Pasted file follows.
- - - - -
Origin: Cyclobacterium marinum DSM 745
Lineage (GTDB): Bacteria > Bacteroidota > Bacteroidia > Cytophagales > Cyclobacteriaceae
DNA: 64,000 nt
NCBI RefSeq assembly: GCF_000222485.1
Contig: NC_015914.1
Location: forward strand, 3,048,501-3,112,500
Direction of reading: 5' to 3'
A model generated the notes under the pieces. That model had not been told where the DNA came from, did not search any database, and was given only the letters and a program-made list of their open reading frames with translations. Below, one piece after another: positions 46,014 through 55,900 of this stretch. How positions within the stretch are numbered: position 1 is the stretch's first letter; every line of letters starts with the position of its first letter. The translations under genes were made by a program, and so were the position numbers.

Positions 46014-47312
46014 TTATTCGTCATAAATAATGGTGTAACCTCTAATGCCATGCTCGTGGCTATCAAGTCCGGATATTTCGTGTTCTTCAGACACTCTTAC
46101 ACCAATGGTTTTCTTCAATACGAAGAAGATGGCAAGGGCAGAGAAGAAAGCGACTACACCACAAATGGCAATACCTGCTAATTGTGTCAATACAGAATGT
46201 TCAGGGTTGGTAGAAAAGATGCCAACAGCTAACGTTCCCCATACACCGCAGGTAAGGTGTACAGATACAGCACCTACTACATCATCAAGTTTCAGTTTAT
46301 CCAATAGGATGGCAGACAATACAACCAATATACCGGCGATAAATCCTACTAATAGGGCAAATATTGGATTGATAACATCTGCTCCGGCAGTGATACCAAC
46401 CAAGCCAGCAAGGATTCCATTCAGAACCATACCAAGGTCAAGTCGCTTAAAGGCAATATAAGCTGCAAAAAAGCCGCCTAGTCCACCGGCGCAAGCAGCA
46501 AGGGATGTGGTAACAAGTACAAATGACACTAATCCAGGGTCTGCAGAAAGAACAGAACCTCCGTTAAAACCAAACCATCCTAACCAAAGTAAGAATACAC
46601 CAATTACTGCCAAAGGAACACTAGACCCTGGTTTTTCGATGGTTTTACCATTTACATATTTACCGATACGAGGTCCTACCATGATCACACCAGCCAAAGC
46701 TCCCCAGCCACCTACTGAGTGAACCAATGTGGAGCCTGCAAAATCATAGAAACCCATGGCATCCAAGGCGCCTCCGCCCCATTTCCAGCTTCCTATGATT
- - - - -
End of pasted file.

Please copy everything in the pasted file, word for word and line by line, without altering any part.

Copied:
Origin: Cyclobacterium marinum DSM 745
Lineage (GTDB): Bacteria > Bacteroidota > Bacteroidia > Cytophagales > Cyclobacteriaceae
DNA: 64,000 nt
NCBI RefSeq assembly: GCF_000222485.1
Contig: NC_015914.1
Location: forward strand, 3,048,501-3,112,500
Direction of reading: 5' to 3'
A model generated the notes under the pieces. That model had not been told where the DNA came from, did not search any database, and was given only the letters and a program-made list of their open reading frames with translations. Below, one piece after another: positions 46,014 through 55,900 of this stretch. How positions within the stretch are numbered: position 1 is the stretch's first letter; every line of letters starts with the position of its first letter. The translations under genes were made by a program, and so were the position numbers.

Positions 46014-47312
46014 TTATTCGTCATAAATAATGGTGTAACCTCTAATGCCATGCTCGTGGCTATCAAGTCCGGATATTTCGTGTTCTTCAGACACTCTTAC
46101 ACCAATGGTTTTCTTCAATACGAAGAAGATGGCAAGGGCAGAGAAGAAAGCGACTACACCACAAATGGCAATACCTGCTAATTGTGTCAATACAGAATGT
46201 TCAGGGTTGGTAGAAAAGATGCCAACAGCTAACGTTCCCCATACACCGCAGGTAAGGTGTACAGATACAGCACCTACTACATCATCAAGTTTCAGTTTAT
46301 CCAATAGGATGGCAGACAATACAACCAATATACCGGCGATAAATCCTACTAATAGGGCAAATATTGGATTGATAACATCTGCTCCGGCAGTGATACCAAC
46401 CAAGCCAGCAAGGATTCCATTCAGAACCATACCAAGGTCAAGTCGCTTAAAGGCAATATAAGCTGCAAAAAAGCCGCCTAGTCCACCGGCGCAAGCAGCA
46501 AGGGATGTGGTAACAAGTACAAATGACACTAATCCAGGGTCTGCAGAAAGAACAGAACCTCCGTTAAAACCAAACCATCCTAACCAAAGTAAGAATACAC
46601 CAATTACTGCCAAAGGAACACTAGACCCTGGTTTTTCGATGGTTTTACCATTTACATATTTACCGATACGAGGTCCTACCATGATCACACCAGCCAAAGC
46701 TCCCCAGCCACCTACTGAGTGAACCAATGTGGAGCCTGCAAAATCATAGAAACCCATGGCATCCAAGGCGCCTCCGCCCCATTTCCAGCTTCCTATGATT